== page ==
The resolution adopted by the Hanceville City Council Thursday night reads:

Whereas, Shane Barnette, Cullman County Board of Education (CCBOE) Superintendent, Kenny Brockman, Hanceville Board Member, and the other members of the CCBOE initiated a half-cent sales tax for a multi-use sports event venue; and

Whereas, the CCBOE passed this initiative in an early morning special called meeting; and

Whereas, the CCBOE delivered this initiative to the Cullman County Commission the same morning wherein it was improved to be imposed upon the people of Cullman County; and

Whereas, the imposed half-cent sales tax will help fund this project with an estimated cost of $30 million; and

Whereas, the county school facilities located in Hanceville are in need of repair and expansion; and

Whereas, the multi-use sports and event venue will have a detrimental effect on the local schools, local economy, and Wallace State Community College.

Now therefore, be it resolved by the City Council of the City of Hanceville that the Hanceville CCBOE Member, Kenny Brockman, the CCBOE Superintendent, Shane Barnette and the rest of the Cullman County Board of Education Members be notified that the City of Hanceville is in opposition to the construction of the multi-use sports facility.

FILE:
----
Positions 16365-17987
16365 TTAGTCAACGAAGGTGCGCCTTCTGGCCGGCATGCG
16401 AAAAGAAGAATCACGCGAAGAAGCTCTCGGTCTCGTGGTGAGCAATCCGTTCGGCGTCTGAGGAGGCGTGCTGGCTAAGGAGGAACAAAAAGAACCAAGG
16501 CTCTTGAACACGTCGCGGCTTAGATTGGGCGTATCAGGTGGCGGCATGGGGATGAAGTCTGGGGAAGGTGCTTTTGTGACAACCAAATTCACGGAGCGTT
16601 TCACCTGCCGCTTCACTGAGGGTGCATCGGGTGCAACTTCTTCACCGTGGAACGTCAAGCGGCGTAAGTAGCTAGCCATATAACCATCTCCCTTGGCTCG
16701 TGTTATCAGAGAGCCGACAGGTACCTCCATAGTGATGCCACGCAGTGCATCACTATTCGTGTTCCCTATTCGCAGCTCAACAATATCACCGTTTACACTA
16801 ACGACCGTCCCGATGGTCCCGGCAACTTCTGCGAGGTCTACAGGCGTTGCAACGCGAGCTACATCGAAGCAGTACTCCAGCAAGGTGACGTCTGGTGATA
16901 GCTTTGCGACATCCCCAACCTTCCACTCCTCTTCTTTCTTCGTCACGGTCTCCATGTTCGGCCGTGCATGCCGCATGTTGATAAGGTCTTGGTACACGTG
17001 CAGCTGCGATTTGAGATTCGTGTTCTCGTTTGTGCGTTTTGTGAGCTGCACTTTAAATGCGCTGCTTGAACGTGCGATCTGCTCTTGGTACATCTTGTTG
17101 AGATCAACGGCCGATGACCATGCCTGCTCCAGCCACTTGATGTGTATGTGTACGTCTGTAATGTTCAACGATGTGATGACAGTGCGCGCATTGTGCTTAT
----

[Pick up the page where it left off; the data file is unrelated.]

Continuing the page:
It is further resolved that the City of Hanceville calls upon the Hanceville CCBOE Member, Kenny Brockman, to oppose this project and stand firm for this community, as he was elected to do, by petitioning for the half-cent sales tax to be used to improve our local school facilities.

Read and adopted this the 28th day of March 2019.

Councilwoman Kim Brown voted no on the resolution; she is an employee of the CCBOE.

After Thursday night’s meeting, Hanceville Mayor Kenneth Nail said, “I thought it was important for this mayor and this council to come out with a strong statement. We’re not trying to be ugly, not trying to be mean to (any)body, but we wrote this this proclamation today and consulted several people about this proclamation. We wanted a strong proclamation that left no doubt how we feel about it.”